However, even in a centralized system, there's only so much you can do following an accidental publication. If you published a password or private key, you can simply rotate it. However, if you published a secret document, it may be mirrored forever on some other machines, even if you force-pushed it out. In that sense, a forging repository is similar to a newspaper: better think twice about what you write in your article, because it will be impossible to destroy every copy once it's been distributed.
Plausible deniability addresses the second concern. In modern encrypted messengers (OTR/Signal/OMEMO), encryption keys are constantly rotated, and previous keys are shared. Authenticity of a message is proven in the present, but you cannot be held responsible for a past message, because anyone could have forged the signature by recycling your now-public private key.
While it may seem like a secondary concern, plausible deniability can be a (litterally) life-saving property in case of political dissent. That's why Veracrypt has hidden volumes. That's also why some people are now calling on mail providers to publish their previous DKIM private keys: plaintext emails would be plausibly deniable, while retaining strong authenticity for PGP-signed emails (as intended).
In decentralized public systems like software forges, i am unaware of any effort to implement plausible deniability. By instinct, i feel like plausible deniability is incompatible with authentication, which is a desired property for secure forging. However, i don't know that for sure. I'm also not sure about the need for plausibly-deniable forging, as developers are usually tracked and persecuted through other means, like mailing lists or mobile phone networks.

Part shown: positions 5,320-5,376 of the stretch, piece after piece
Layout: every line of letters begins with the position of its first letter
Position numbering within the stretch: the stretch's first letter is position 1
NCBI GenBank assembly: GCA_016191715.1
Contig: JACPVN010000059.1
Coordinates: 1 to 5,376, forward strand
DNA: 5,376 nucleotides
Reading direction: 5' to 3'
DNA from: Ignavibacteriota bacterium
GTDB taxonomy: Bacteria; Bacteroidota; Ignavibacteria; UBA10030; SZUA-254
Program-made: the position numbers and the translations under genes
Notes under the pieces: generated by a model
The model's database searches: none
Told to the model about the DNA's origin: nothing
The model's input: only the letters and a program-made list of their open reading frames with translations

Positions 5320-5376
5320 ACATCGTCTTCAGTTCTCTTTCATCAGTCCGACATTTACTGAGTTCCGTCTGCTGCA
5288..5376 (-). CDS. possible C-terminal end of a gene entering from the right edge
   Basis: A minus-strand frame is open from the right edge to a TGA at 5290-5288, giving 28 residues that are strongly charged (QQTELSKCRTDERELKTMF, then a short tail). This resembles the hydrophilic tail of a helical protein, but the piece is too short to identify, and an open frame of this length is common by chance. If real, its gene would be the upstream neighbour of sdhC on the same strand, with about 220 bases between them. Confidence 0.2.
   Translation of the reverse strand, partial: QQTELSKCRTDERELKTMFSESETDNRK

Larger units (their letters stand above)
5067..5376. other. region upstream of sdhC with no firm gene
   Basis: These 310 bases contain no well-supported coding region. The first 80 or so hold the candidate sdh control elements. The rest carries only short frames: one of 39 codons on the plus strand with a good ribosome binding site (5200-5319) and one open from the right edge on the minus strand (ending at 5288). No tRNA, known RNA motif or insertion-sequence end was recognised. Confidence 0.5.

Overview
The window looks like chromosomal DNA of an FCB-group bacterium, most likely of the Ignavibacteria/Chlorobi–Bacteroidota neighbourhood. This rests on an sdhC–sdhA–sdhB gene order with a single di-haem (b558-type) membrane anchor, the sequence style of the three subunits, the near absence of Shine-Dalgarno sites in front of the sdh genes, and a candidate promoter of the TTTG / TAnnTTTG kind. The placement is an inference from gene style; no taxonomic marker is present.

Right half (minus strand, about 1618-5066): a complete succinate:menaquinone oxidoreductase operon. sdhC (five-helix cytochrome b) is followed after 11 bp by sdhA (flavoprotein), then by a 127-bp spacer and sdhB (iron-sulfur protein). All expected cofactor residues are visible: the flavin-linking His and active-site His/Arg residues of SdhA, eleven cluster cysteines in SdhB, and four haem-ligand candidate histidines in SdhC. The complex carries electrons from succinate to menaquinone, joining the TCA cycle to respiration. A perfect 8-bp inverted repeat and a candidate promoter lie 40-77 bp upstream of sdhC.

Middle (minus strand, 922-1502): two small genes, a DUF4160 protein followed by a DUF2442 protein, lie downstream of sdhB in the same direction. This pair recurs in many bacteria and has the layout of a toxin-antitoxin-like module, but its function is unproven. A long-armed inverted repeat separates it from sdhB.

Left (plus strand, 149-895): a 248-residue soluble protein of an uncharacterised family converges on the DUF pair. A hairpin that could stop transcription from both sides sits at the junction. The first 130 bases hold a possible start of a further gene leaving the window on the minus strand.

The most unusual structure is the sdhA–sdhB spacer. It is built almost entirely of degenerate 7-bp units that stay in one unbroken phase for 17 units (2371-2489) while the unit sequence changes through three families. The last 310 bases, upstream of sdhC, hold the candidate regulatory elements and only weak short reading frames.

Another vector of harm is spam and otherwise undesired content. It is often said that combatting spam in a decentralized environment is a harder problem. However, as previously explained, some decentralized systems have decades of experience in fighting malicious activities.
Simple techniques like rate-limiting, webs of trust (WoT), or (sometimes user-overridable) allow/deny lists can go very far to protect us from spam. However, there are techniques invented for the web and for emails which should never be reused, because they are user-hostile antipatterns: IP range bans, and 3rd party denylisting.
Banning entire IP address ranges is a common practice on the web, and the reasoning is that if you received malicious activity from more than one address in an IP range, you'd better ban the entire range, or even all addresses registered from the same country. While this may protect you from an unskilled script kiddie spamming a forum, it will prevent a whole bunch of honest users from using your service.
For example, banning Tor users from your service will do little to protect you from undesired activities. Bad actors usually have a collection of machines/addresses they can start attacks from. When that is not the case, a few dollars will get them a bunch of virtual private servers, each with a dedicated address. For a few dollars more, they'll get access to a botnet running from residential IP addresses. This means blocking entire IP ranges will only block legitimate users, but will not stop bad actors.